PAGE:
The fact of the matter is that as long as Hamas and the Palestinian Islamic Jihad can just sit back and make their own judgment as to whether they think things are going well or not and decide whenever they wish to that they're going to blow up another bus full of children and bring the whole thing to a halt again -- until the Palestinians take on that challenge and say to them "No, enough of that. This is no longer an acceptable way to achieve our political objectives. We will never get a Palestinian state as long as we try to do it by blowing up innocent people. We're blowing up the dreams of our own people."

And until the Palestinian leadership takes on that challenge, we can have conferences, we can have plans, we can have proposals, we can have timelines, but it will be very difficult to go forward.

Israel knows it has to meet its obligations under the road map, has to end settlement activity, unauthorized outposts have to go. I have a serious problem with this fence that's being built. We have to open up access between Palestinian cities, towns and villages. We've got to get Israeli troops out of there and turn responsibility back over to the Palestinians. We had started down that road right after Aqaba, when we got everybody on the road map. It was slow, it was halting, it couldn't go fast enough because we couldn't guarantee that Hamas wouldn't start it all up again -- and they did.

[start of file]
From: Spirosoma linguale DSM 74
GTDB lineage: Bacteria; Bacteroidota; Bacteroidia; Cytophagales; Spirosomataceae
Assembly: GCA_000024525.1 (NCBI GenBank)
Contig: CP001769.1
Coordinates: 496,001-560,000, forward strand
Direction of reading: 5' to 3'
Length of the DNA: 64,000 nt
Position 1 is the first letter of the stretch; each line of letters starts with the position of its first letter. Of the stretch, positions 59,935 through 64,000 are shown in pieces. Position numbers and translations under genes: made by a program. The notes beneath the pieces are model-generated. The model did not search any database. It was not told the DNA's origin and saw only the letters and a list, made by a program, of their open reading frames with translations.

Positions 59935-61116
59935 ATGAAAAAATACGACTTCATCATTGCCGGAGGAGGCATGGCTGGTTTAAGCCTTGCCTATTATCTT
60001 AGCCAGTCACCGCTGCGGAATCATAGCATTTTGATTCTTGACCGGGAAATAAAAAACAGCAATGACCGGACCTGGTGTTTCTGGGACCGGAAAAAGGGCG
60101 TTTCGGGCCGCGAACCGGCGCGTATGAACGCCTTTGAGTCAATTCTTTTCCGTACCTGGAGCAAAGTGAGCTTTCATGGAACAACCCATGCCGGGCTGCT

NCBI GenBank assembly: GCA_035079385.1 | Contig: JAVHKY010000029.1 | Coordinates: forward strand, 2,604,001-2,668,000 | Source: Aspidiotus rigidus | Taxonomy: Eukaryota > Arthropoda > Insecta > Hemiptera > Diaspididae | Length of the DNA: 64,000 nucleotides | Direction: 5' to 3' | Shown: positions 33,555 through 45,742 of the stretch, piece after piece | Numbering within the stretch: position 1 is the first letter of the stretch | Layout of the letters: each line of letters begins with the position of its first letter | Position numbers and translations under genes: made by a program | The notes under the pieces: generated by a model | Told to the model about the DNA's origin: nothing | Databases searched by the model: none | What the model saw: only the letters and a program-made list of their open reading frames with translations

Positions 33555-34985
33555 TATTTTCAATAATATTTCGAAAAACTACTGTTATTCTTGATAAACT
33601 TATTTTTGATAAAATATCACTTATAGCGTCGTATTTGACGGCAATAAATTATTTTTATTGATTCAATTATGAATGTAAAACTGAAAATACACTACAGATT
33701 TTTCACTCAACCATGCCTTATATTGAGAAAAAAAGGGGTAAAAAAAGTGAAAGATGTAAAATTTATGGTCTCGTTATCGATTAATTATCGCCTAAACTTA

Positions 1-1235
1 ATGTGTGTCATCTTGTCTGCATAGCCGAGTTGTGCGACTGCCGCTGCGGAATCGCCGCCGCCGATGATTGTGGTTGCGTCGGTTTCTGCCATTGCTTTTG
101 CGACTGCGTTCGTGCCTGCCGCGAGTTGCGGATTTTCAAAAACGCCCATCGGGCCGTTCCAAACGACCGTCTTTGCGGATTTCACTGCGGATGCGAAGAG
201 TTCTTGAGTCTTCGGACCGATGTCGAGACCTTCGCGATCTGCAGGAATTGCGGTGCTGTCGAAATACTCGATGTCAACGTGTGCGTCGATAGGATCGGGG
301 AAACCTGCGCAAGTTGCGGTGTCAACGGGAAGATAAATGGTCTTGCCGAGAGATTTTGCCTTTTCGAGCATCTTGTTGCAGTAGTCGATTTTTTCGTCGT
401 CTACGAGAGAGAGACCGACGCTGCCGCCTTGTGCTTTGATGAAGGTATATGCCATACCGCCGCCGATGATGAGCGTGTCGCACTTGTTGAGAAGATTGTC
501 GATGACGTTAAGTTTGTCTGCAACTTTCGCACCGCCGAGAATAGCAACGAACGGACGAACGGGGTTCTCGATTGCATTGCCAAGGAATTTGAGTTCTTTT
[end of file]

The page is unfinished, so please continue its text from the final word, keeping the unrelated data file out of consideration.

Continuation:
Q: How do you find someone to make this work that is acceptable to the United States and Israel and also has credibility with the Palestinian people? And as settlements expand and the fence is built, it's carving up the West Bank and doesn't it almost preclude the possibility of a Palestinian state?
A: We painfully came to the conclusion that Chairman Arafat was not a partner for peace. The Israelis had come to that conclusion some time ago. President Clinton came to that conclusion at the very end of his administration. The last day of his administration he called me as I was getting ready to become Secretary of State the next day and all of his efforts had just come to naught. And he let me have it for about 20 minutes on the phone about Yasser Arafat and how a great deal had been put before him and he didn't take it.